Paul Reubens, the children’s entertainer known as Pee-wee Herman, has died after a battle with cancer. He was 70.
Reubens’ estate confirmed news of his death on his official Instagram page Monday.
“Last night we said farewell to Paul Reubens, an iconic American actor, comedian, writer, and producer whose beloved character Pee-wee Herman delighted generations of children and adults with his positivity, whimsy, and belief in the importance of kindness,” the announcement read.
“Paul bravely and privately fought cancer for years with his trademark tenacity and wit. A gifted and prolific talent, he will forever live in the comedy pantheon and in our hearts as a treasured friend and man of remarkable character and generosity of spirit.”
The post included a quote from Reubens himself, apologizing to fans for dealing with his health privately.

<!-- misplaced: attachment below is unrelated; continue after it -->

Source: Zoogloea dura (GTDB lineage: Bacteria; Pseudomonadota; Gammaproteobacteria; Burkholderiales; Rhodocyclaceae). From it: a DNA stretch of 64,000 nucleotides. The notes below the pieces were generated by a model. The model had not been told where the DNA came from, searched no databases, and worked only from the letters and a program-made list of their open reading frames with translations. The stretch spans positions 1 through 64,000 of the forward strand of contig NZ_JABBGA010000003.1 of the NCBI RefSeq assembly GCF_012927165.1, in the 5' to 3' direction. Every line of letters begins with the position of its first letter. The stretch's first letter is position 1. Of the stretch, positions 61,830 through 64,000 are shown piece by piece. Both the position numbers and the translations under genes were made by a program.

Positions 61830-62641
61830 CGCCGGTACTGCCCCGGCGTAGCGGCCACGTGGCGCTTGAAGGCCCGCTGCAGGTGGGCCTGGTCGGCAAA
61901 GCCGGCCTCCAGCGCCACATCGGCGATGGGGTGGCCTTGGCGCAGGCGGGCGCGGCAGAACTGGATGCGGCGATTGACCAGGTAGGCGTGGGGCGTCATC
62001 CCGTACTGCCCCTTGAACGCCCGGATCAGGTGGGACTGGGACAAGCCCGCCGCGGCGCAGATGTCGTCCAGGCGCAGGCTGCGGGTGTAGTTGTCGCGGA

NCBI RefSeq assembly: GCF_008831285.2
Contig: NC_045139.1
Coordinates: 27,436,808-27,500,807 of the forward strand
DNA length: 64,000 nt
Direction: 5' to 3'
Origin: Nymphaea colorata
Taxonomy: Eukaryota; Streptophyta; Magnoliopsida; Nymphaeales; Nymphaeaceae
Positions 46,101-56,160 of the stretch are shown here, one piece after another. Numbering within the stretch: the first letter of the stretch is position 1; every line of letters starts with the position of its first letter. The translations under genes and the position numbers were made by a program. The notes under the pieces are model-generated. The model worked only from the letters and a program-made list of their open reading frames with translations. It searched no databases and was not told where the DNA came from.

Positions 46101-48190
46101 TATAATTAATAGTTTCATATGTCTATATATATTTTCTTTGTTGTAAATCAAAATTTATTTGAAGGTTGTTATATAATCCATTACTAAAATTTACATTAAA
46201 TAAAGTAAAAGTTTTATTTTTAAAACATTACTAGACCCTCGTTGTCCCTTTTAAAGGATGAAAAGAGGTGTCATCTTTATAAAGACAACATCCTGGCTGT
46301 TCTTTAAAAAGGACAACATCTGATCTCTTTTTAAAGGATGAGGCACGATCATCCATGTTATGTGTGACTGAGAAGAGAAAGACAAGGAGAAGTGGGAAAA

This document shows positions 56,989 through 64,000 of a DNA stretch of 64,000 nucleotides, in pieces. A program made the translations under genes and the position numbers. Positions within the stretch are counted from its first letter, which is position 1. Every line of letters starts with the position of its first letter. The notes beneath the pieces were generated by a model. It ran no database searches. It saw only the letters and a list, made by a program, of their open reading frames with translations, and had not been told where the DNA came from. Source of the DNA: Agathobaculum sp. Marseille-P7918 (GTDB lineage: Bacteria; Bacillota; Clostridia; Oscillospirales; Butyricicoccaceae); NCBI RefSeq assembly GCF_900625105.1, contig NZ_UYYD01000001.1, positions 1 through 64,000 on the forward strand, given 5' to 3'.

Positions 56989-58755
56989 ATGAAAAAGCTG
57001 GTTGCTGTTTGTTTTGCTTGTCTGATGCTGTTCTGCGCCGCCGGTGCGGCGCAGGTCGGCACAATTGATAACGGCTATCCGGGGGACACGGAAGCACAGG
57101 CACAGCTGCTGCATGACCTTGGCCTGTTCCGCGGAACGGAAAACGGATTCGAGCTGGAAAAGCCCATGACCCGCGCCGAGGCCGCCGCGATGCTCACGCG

“Please accept my apology for not going public with what I’ve been facing the last six years,” he said.
“I have always felt a huge amount of love and respect from my friends, fans and supporters. I have loved you all so much and enjoyed making art for you.”
Reubens is best known as Pee-wee Herman, a fictional and comedic character Reubens developed in the 1970s that he premiered in stage shows for the Los Angeles improv troupe “The Groundlings.”
The man-child character was so popular he eventually nabbed an HBO special and later, a 1985 film with Tim Burton, “Pee-wee’s Big Adventure,” in which Reubens toned down the innuendo to make Pee-wee family-friendly.
In 1986 CBS launched “Pee-wee’s Playhouse,” a Saturday morning children’s program that ran until 1990.
The character was revived after a long hiatus in 2010 for the stage show “The Pee-wee Herman Show,” which ran in LA and on Broadway, and six years later by Netflix for the film “Pee-wee’s Big Holiday,” produced by Judd Apatow and co-starring Joe Manganiello.